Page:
09 Jul Dying Unconscious Patients May Still Be Able to Hear
MedicalResearch.com Interview with:
Elizabeth Blundon PhD
Department of Psychology
University of British Columbia – Vancouver
MedicalResearch.com: What is the background for this study?
Response: Many healthcare workers have noticed that dying patients appear to be comforted by the words of their loved ones, even when patients appear to be unconscious and are no longer able to communicate. There is a persistent belief, therefore, that hearing may persist into the last hours of someone’s life. Our study attempts to detect evidence of hearing among a small group of unresponsive hospice patients at the end of life.
To do this, we compared the brain activity of young, healthy control participants, with the brain activity of hospice patients, both when the patients were awake and responsive, and again when they became unresponsive. The brain activity we measured was in response to a complex series of tone-patterns, where participants were asked to identify by pressing a button (control participants) or by counting (hospice patients) every time they heard a tone-pattern that was different from the rest of the series.
MedicalResearch.com: What are the main findings?
Response: We found that many of the hospice patients generated brain activity that was highly similar to that of controls, even when the patients appeared to be unconscious. This suggests that the brain can still process sound even during the last hours of life.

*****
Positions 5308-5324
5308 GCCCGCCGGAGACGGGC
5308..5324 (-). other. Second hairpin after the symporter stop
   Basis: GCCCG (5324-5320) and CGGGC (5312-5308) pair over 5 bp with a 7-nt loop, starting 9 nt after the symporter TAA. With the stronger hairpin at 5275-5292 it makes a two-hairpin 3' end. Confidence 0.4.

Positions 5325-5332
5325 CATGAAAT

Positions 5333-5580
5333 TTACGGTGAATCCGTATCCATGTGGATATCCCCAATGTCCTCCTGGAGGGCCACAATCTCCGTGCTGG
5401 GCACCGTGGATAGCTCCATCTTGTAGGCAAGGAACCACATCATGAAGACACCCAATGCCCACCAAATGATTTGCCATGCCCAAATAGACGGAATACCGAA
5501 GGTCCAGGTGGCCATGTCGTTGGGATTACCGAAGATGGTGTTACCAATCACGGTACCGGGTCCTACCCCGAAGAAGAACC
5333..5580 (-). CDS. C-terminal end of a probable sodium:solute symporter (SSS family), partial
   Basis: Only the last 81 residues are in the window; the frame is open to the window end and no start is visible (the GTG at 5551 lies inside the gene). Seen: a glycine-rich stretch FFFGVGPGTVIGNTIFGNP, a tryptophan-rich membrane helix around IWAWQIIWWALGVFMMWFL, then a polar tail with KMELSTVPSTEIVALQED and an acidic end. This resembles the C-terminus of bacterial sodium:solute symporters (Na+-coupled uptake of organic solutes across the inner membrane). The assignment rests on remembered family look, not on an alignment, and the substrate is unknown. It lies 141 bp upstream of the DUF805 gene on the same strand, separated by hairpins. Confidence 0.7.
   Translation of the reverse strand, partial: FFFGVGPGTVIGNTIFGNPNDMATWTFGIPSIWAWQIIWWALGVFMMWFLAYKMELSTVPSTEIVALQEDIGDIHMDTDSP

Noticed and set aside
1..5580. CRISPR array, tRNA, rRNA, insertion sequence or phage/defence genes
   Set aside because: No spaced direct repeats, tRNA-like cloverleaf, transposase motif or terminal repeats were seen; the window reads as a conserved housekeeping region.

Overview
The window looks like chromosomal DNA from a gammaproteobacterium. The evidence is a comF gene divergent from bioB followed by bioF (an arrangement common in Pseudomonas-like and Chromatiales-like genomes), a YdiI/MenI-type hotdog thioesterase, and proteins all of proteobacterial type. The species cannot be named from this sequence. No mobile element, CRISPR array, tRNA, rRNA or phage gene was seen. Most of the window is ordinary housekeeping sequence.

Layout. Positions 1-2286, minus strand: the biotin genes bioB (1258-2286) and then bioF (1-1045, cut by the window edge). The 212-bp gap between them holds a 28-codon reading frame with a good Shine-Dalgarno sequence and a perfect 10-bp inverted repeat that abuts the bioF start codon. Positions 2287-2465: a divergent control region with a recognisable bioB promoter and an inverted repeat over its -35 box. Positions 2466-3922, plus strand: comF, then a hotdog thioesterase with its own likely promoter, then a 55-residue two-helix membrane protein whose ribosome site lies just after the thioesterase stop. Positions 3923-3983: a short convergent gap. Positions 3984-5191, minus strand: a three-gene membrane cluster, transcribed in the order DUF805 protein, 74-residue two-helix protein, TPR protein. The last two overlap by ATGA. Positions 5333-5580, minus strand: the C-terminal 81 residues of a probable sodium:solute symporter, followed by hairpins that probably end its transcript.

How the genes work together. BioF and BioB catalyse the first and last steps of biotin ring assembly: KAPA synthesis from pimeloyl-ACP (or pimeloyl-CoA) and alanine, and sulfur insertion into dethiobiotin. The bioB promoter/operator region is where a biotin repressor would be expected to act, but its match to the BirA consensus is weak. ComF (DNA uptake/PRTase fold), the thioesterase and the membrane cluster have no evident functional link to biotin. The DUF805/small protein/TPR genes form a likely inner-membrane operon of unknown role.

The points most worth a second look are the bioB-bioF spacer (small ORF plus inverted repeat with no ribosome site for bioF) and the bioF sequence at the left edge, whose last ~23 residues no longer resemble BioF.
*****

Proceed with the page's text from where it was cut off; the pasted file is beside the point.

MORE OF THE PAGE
MedicalResearch.com: What should readers take away from your report?
Response: Loved ones should continue to be encouraged to communicate with dying patients for as long as possible, even when the patients appear to be unconscious. This can include speaking to them at the bedside or on the phone, or even playing them some of their favourite music.
MedicalResearch.com: What recommendations do you have for future research as a result of this work?
Response: We don’t yet know if unresponsive dying patients are aware of what they’re hearing, or if they can understand their loved ones speaking to them, or if they feel touch. The answers to these questions could offer peace of mind to those providing support and comfort during the last hours of someone’s life.
Dr. Gallagher was a physician at the hospice from which we collected our data throughout the course of the study.
Elizabeth G. Blundon, Romayne E. Gallagher, Lawrence M. Ward.Electrophysiological evidence of preserved hearing at the end of life. Scientific Reports, 2020; 10 (1) DOI: 10.1038/s41598-020-67234-9
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